Number Five Symbol In World Religions: Bahá’í Guide To Interfaith Views Launched has launched a guide to the symbolic mysteries of the number five across the great religious traditions, with a focus on interfaith perspectives.

The recently launched guide examines the spiritual meaning of the number five from within a Bahá’í framework as well as its universal symbolism.

Further details can be found at

Written for the spiritual seeker or anyone interested in symbolism and interfaith perspectives, the new guide from explores the ways in which the number five is portrayed through the “Haykal,” the five-pointed star that is the primary symbol of the Bahá’í faith.

A report from the University of Michigan highlights the way in which the number five has often been used to represent human perfection, as shown in Leonardo da Vinci’s famous drawing of the man with outstretched arms and legs forming a pentagon. With a recognition of the universal, interfaith symbolism attached to this number, the Bahá’í guide is designed to help readers gain a deeper understanding.

“A symbol, by its nature, is an invitation to contemplate something deeper than the thing itself,” explains a representative. “In every religion five key practices are identified - for whatever reason, we have a sacred geometry of behavior resonating across religions and eras.”

The guide starts with an exploration of the Haykal within the Bahá’í faith, noting its symbolism for the hidden reality of humankind and God, or the “noble image of God within.” Readers will learn about the Arabic roots of the word “Haykal” and the esoteric aspects of the symbol.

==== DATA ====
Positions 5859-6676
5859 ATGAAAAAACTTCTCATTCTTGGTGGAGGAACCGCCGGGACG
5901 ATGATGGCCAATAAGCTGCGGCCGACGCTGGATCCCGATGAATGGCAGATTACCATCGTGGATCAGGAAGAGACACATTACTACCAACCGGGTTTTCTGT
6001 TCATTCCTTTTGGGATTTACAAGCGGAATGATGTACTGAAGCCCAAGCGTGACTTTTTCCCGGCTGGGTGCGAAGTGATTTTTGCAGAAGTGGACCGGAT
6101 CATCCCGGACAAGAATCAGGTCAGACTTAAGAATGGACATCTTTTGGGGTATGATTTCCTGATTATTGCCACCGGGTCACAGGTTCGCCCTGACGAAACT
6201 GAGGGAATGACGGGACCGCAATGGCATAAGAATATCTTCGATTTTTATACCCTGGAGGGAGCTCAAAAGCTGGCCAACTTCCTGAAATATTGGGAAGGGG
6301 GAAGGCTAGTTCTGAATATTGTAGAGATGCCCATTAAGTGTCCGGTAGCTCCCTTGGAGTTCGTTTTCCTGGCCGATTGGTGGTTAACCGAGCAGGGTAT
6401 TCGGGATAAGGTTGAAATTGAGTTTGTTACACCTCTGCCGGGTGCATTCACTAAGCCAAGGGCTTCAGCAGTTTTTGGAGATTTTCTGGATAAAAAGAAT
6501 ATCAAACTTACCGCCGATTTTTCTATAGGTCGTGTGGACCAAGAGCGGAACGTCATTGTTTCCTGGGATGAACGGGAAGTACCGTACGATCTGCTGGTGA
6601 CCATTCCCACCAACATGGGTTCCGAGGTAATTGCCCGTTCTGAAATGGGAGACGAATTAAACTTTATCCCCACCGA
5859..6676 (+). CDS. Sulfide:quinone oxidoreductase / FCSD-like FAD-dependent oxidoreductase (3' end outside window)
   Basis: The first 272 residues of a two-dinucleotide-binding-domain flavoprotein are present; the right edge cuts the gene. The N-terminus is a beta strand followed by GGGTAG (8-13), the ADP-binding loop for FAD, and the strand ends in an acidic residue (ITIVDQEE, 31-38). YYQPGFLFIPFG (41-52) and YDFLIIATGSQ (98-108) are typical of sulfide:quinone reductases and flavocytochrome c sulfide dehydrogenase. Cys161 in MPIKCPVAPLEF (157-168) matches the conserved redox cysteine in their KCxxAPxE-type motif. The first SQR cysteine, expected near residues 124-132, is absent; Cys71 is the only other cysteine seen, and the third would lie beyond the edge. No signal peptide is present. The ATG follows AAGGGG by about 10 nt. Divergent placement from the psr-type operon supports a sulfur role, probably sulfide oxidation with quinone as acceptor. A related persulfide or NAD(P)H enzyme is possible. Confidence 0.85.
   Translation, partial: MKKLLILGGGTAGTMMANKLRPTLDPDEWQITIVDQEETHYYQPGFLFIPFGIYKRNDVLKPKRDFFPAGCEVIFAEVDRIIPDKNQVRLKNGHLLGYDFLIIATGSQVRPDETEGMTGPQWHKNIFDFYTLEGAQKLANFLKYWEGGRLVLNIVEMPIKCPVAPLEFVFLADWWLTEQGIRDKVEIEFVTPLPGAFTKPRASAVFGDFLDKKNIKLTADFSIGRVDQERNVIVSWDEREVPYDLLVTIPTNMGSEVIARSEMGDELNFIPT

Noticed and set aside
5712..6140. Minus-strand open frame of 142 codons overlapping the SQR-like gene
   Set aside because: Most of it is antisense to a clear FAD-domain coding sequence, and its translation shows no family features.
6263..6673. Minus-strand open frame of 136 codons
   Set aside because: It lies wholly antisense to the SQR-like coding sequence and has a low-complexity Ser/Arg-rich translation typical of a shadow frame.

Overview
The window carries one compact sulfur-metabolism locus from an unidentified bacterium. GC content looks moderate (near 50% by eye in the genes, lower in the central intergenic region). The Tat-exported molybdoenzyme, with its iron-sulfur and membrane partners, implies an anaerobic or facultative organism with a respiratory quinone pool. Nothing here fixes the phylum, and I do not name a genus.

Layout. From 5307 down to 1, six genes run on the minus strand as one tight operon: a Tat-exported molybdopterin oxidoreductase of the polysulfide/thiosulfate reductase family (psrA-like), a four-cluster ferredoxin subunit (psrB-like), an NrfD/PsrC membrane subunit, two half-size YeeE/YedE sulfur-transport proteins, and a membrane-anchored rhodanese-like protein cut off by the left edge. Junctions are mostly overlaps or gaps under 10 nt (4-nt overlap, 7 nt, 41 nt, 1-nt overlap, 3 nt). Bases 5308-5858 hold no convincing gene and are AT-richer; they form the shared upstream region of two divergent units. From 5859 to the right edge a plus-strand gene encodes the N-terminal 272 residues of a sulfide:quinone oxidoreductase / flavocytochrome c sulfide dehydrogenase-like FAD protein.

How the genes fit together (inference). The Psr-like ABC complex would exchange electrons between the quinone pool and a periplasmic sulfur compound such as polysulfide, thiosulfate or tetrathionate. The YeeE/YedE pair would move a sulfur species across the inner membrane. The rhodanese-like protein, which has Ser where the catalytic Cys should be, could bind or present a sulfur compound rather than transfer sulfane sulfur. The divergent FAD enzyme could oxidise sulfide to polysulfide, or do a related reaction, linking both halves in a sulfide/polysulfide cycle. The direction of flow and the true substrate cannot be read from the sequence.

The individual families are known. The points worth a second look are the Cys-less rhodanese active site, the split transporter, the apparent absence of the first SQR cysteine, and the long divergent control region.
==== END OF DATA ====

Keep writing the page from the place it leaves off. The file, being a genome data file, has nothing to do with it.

Noting the close connections between Arabic and Hebrew, the guide also covers symbolism of the number five within Judaism and Kabbalistic traditions, discussing correlations with the five books of the Pentateuch, as well as the five outward senses and their connection to inner spiritual realms.

According to the guide, the number five is also fundamental in Hinduism, as reflected in the five sacred duties of the soul: study, ritual, charity, austerity, and worship. Similarly, Buddhism sets out the five aggregates of existence.

Readers will discover how Islam embraces the five pillars of faith, prayer, alms, fasting, and pilgrimage, while Taoism focuses on nature’s movement through five transformation: earth, fire, wood, water, and metal.

The guide draws on these universal correspondences to explore deeper meanings and significance attached to the number five, with a discussion of spiritual implications.

Interested parties can find more information at

Contact Info:
Name: Chad Jones
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Address: 9400 E 30th St, Tucson, AZ 85710, United States

Source: PressCable

Release ID: 89130059

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